Notes from HungaryThe following are notes, anecdotes, and short stories from Hungary that I recorded in the cheap little notebooks that I perpetually keep folded up in my pockets. -“What is Japan like?”“You know, you get drunk and throw up rice.”-“Is this beer any good,” I asked the large bellied beer seller at a convenient [...]
Notes from Hungary
The following are notes, anecdotes, and short stories from Hungary that I recorded in the cheap little notebooks that I perpetually keep folded up in my pockets.
-“What is Japan like?”
“You know, you get drunk and throw up rice.”
-“Is this beer any good,” I asked the large bellied beer seller at a convenient store.
“A beer is like a woman,” he replied in well scripted movie English, “you have to taste it first to find out how good it is.”
Wade from Vagabond Journey.com
in Philadelphia, PA, USA- September 7, 2008
Travelogue — Travel Photos
-All written words are translations. For how else can raw feeling, emotion, and thought be rendered into print?
-A word of wisdom from a friend who woke up one morning in Poland with a member of the wrong sex laying next to him:
“Don’t go to Poland and pass out.”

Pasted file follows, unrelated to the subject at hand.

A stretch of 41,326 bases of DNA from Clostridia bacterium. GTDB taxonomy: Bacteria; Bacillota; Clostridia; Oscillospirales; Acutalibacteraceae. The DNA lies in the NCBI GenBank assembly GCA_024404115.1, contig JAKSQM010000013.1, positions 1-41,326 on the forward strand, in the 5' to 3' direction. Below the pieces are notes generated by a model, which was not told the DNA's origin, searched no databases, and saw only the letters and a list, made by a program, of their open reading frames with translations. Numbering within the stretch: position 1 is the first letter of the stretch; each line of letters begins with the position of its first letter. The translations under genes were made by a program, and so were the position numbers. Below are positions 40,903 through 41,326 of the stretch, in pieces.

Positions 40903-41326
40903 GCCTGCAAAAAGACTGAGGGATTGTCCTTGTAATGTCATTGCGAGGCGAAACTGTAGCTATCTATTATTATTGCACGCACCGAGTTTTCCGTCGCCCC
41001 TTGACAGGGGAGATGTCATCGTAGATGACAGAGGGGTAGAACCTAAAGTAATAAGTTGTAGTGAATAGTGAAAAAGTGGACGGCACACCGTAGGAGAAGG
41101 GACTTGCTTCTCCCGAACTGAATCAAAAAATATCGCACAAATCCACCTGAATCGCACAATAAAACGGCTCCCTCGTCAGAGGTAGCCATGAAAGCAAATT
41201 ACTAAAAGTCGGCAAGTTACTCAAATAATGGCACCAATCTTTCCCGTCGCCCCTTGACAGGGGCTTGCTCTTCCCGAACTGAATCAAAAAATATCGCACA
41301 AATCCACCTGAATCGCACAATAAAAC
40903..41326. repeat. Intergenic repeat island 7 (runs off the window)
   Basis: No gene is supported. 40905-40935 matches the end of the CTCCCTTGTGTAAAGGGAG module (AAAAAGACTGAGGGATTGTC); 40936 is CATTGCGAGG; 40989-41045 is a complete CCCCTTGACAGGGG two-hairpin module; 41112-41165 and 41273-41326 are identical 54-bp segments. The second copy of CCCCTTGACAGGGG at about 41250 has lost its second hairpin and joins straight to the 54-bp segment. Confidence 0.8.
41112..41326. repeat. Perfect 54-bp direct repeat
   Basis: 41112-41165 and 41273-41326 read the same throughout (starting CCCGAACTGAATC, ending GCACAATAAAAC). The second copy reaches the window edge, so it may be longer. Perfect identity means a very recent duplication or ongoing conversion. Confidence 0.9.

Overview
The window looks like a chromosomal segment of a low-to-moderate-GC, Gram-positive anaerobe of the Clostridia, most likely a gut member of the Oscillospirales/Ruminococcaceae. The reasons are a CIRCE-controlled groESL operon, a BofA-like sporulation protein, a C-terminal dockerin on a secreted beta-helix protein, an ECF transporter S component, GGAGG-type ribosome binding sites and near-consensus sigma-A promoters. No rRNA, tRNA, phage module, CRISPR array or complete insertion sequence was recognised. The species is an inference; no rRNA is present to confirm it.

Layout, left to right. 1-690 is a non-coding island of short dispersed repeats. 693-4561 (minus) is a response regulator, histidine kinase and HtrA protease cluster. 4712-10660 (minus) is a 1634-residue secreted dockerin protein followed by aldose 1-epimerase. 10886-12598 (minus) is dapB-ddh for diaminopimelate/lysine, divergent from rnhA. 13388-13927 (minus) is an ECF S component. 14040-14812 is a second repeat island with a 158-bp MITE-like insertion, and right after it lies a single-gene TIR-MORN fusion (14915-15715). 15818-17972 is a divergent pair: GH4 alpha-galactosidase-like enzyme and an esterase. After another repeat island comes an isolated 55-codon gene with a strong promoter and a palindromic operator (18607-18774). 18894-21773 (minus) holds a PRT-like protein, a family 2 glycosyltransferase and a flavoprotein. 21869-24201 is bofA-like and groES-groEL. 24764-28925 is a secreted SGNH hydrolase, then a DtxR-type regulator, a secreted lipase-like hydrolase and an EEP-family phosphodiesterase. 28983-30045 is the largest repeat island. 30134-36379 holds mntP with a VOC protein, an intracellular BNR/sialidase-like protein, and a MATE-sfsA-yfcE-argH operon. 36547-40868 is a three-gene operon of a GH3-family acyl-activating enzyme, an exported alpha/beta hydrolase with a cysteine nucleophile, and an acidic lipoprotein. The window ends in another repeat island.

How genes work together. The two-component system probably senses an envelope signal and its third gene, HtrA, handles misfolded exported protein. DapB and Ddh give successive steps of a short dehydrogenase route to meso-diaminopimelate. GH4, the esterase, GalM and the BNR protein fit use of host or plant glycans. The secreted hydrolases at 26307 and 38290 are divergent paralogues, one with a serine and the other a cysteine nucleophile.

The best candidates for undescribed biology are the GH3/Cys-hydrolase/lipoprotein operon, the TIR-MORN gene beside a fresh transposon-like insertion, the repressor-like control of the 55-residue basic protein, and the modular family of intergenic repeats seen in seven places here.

-Luke shows the poms his ass crack as they inquire about the tattoos that are scrawled across my knuckles, and then runs into the street and pees on a car that happened to have the biggest, meanest, ugliest looking man in Budapest sitting in the driver’s seat.
He got out of the car and gave chase.
We ran away.
-“What’s the real way to hold a pipe,” a young Englishman asked me as I was smoking my pipe.
“Any way you F’ing want,” answered the Australian.
In the rocks, paper, scissors of wit and logic, the Australian will always come out on top.
-“Would you like some eggs?” the Hungarian girls asked a group of young French men.
“Eggs!” exclaimed the Frenchies in a burst of laughter. “Eggs! like the sexual joke?”
The Hungarian girl was really confused.
The Frenchies continued without the ability to contain themselves, “Like eggs when the fishies are making love?”
I will never understand these people who braved the first tongue kiss.
-“You’ve been traveling too long, you’ve lost track of the world,” Bicycle Luke said to me one day.
He may be right.
-Antipode is the French word for the place directly on the other side of the world from where you stand. When I was a child in New York I use to think that there was a Chinese person on the other side of the world from me who did everything that I did at the exact same time that I was doing it. Then I grew up, went to China, and kicked his ass.
-“Everywhere is the same. There are no longer any unique cultures,” moaned a jaded traveler. But now we can finally treat people as people rather than mere cultural reps.
-Women in the USA seem to want to be treated as both women and as men. I will never understand these people who do not even have penises.
-Watching a white French girl dance to rap music. I cannot figure out why I am feeling her embarrassment.
-“Thought breaks the heart.” -West African proverb